As I mentioned in the previous post, we’re in a bit of a show-light period now, where I’m mostly trying to get tuned up for finals and doing lessons that maximize our readiness. But obviously, much as I’d like to do 4 lessons a week, I have neither the budget nor the schedule to allow that. So we’re doing our usual lesson a week, and working another 3-4 days. I try to be good about giving Cally downtime, and she regularly gets Tuesdays and Thursdays off, and sometimes either Saturday or Sunday, depending on other plans and showing. But what are we doing on those days that aren’t lessons?
The other day, Holly posted a link to this piece, and it got me to thinking. What do you do on your own? I do generally have some kind of plan, and try to have some kind of routine for fitness work. Ideally, we do one lesson a week where we jump, and one ride out in the fields, to work on both fitness and her topline–I’m sure it can easily look like we’re just tootling around out there, and I’ll admit I do try to give her a little of that too, because it’s fun for both of us, and relaxing and mental downtime is important, too.
That leaves 2-3 other rides. How to spend them? I try to do one day of flatwork/dressage, either running through parts of tests, or something we’ve worked on in lessons, like spirals, or figure 8s, or lateral work. We tend to do a lot of lateral work, because it’s a weak point, as Cally tends to be rather tight through her back and stiffer to her left than her right. Sometimes it’s as simple as a little leg yield each way at the walk and we’re loosening up. A little leg yield at the canter really helps to get her back loosened up, so it gets used a lot during warmup, especially in the winter. Another exercise I really like that’s low impact and great for really hot days where I don’t want to do much that’s too hard on either of us, or when footing isn’t great, is something Carol had us doing in a dressage lesson once–walking squares, alternating a quarter turn on the forehand with a quarter turn on the haunches at each corner. Really helps get her hind end moving, and me thinking about how each of my aids is effecting how I’m asking her to move.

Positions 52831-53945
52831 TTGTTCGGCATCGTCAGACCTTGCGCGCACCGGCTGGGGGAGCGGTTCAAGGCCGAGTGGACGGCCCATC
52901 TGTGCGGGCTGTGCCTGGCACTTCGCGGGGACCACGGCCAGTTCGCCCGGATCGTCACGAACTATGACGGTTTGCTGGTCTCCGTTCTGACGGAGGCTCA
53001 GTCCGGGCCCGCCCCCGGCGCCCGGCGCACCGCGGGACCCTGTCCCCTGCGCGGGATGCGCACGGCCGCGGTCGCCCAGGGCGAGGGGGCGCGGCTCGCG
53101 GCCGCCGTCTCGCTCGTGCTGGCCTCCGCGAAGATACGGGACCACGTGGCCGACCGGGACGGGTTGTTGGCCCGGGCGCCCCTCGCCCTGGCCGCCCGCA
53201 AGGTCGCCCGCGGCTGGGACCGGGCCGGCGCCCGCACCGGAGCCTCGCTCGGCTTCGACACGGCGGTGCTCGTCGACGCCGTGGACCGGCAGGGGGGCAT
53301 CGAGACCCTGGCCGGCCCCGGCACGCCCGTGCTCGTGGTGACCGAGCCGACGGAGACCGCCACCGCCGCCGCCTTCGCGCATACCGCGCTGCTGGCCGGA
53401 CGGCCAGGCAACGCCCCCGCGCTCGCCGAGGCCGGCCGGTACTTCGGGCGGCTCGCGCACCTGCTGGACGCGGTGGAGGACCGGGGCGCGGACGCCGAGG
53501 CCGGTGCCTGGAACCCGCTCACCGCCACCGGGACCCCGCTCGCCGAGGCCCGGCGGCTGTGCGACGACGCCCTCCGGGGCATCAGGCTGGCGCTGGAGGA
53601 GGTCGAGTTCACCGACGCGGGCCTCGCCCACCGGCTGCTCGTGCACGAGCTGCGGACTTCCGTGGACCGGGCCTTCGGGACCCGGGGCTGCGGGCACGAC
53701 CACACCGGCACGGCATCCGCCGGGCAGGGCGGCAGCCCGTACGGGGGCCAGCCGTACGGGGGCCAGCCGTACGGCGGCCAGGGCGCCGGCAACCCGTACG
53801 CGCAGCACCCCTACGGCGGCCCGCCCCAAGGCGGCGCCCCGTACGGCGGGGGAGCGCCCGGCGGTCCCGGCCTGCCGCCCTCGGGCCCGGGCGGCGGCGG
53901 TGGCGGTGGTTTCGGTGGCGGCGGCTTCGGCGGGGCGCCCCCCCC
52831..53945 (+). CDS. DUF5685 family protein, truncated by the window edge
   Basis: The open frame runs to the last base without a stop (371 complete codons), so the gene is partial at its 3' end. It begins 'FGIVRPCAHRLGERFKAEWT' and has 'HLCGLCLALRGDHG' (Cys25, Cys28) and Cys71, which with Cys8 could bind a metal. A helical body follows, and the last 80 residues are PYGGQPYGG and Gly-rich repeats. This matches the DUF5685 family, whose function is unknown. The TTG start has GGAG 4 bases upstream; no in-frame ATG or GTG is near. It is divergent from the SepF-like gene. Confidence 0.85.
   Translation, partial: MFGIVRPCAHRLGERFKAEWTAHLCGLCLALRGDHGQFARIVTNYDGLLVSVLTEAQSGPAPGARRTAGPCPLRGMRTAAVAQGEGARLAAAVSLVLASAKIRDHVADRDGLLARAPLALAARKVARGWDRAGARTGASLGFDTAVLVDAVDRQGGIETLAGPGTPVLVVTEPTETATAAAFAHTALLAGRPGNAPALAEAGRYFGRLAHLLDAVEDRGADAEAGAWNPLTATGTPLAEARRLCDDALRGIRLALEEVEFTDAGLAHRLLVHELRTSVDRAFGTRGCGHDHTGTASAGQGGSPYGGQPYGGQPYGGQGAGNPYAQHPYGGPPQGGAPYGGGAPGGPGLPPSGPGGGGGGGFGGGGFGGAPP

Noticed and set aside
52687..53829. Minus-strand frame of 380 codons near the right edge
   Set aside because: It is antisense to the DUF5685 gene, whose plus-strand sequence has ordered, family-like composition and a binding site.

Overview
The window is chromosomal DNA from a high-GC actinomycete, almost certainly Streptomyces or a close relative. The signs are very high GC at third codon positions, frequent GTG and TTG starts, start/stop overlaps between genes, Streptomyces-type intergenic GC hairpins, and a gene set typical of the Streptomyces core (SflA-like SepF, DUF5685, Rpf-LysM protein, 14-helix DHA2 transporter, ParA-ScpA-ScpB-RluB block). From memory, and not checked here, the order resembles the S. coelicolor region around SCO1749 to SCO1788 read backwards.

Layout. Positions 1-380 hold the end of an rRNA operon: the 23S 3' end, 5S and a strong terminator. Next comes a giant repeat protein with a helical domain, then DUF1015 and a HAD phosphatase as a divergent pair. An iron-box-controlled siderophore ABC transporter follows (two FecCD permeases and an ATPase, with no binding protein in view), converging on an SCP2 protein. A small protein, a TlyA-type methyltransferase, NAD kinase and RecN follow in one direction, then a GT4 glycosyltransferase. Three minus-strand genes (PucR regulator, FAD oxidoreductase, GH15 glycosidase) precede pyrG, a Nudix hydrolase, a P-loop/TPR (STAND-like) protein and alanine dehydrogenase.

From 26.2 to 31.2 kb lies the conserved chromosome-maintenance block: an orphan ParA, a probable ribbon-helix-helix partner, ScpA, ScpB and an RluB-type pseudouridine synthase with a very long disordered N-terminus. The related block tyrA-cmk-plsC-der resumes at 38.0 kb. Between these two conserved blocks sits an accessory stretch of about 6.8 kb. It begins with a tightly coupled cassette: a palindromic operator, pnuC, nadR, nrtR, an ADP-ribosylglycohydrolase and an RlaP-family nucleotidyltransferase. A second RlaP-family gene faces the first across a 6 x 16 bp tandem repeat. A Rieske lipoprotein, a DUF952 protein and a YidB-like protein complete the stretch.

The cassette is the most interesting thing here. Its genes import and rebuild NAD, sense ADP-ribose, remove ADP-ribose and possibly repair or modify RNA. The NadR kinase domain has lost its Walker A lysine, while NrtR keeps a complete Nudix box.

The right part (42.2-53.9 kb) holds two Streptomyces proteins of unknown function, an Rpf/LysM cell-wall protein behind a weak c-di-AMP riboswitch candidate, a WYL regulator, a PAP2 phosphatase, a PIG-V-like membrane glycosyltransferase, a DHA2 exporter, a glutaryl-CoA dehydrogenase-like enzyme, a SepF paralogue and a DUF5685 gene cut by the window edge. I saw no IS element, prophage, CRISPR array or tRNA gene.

(Dressage Day is not Cally’s favorite.)
Usually as part of Dressage Day, I’ll do a little bit of no-stirrups time, but this week I did basically a whole day of that. Mostly because it was almost 90 in October and I didn’t want to do anything too stressful for her. So I stressed me. In the lead-up to some eq finals, I’ll probably be trying to do a little more of it.
More often the 3rd & 4th rides are more of a mix of flatwork and a basic, low jump exercise–I’ll work on a long approach to a single fence, or do something like what I did the other day, which was a pole and a small fence (2′) on a circle, so I could just canter them on a circle to work on pace and distance, or make a figure 8 to work on lead changes. Whenever possible, I like to try to cool out with a little walk, even if it’s just out the driveway, or a loop around an empty pasture.
Other than lesson days, it’s rare that I ride for more than half an hour. I’ll go a little longer if we’re out in the field specifically doing something for fitness, like our quasi-trot-sets, but Cally is 15, and at this point, is not making any huge advances in her training. We’re not trying to step up a level, other than maybe actually getting back in the 3′ eq next year, so we’re more working on maintaining what we have, reinforcing what we’re already doing right, and keeping her sound and happy with her job.